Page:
Picking up a torch lit by Viktor Mayer-Schönberger at last November’s IAPP Europe Data Protection Congress, the closing keynote panel discussion at the IAPP Data Protection Intensive last week in London explored the future of data collection and use, notice and choice, in a world that is increasingly connected and populated with devices that collect data without interfaces and without off buttons.
Moderated by Jules Polonetsky, CIPP/US, of the Future of Privacy Forum, the panel featured two of Mayer-Shönberger’s co-authors of the paper he presented last fall, and which has recently been updated: Peter Cullen, CIPP/US, general manager of Microsoft’s Trustworthy Computing Group, which has been doing extensive work in this area, and Fred Cate, long-time privacy researcher, and currently distinguished professor at Indiana University. They were joined by former UK ICO Richard Thomas and Chairman of the Dutch Data Protection Authority Jacob Kohnstamm.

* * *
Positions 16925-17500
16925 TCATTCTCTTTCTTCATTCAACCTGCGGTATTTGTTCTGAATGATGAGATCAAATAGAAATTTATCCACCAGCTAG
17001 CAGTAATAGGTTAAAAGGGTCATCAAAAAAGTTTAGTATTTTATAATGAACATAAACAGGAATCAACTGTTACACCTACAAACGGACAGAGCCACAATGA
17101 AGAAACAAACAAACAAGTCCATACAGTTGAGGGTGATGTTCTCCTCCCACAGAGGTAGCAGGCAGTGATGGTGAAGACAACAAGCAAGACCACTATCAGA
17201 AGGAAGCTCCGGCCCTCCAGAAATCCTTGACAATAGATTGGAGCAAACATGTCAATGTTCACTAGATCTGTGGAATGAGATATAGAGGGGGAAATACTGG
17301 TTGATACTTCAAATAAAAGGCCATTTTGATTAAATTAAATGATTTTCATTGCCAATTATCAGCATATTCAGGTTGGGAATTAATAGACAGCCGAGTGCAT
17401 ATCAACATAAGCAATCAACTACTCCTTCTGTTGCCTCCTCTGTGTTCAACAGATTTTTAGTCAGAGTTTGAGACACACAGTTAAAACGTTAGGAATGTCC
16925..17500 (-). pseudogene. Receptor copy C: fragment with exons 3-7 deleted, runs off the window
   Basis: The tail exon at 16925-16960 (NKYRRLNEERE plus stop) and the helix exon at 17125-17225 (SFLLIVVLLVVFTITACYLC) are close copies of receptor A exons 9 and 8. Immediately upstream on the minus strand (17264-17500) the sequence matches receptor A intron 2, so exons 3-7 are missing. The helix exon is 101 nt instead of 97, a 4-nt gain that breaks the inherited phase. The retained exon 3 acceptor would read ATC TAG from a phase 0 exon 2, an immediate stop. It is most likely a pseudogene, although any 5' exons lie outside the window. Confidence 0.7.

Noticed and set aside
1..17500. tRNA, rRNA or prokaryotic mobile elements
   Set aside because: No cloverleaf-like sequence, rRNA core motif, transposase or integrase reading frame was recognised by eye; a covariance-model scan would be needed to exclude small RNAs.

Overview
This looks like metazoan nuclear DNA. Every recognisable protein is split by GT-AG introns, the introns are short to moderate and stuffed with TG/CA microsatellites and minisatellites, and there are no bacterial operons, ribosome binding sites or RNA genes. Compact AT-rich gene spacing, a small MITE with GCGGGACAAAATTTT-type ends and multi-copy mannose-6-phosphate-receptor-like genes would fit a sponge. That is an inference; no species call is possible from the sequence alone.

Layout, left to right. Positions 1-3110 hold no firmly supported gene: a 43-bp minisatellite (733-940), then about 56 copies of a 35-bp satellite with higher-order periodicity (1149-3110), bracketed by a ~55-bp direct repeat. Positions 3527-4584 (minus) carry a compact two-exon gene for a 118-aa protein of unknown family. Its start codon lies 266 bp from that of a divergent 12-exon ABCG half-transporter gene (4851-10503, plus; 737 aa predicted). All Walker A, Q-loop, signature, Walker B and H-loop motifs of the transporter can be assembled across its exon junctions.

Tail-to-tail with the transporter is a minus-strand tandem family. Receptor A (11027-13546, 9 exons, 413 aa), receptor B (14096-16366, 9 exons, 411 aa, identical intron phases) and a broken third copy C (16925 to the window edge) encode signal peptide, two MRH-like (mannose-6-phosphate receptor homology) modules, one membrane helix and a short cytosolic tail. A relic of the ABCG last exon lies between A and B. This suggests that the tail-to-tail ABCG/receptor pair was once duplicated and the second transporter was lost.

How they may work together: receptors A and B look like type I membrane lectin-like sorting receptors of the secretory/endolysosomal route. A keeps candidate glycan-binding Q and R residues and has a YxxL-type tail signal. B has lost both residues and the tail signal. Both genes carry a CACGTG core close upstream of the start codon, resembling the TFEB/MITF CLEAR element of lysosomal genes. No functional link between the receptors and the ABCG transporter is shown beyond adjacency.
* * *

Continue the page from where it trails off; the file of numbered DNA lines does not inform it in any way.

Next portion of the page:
Without question, the idea of focusing on the use of personal data, rather than its initial collection, is a contentious one. Calls for updates to the OECD privacy principles that have shaped privacy regulation since 1980 have been met with derision from some advocates and regulators.
However, in this first part of the lengthy keynote discussion, Cate lays out the argument for why the FIPPs, and the way they are being applied, are no longer enough to support privacy regulation. Cate explores “how to make sure that, without changing any of the fundamental goals, we’re using tools that work, whether you think it’s a brave new world, or a horrible new world, we’re heading into.”
The IAPP will be rolling out the responses to Cate's initial presentation over the course of the next week. Stay tuned to our YouTube Channel and the Daily Dashboard for updates.
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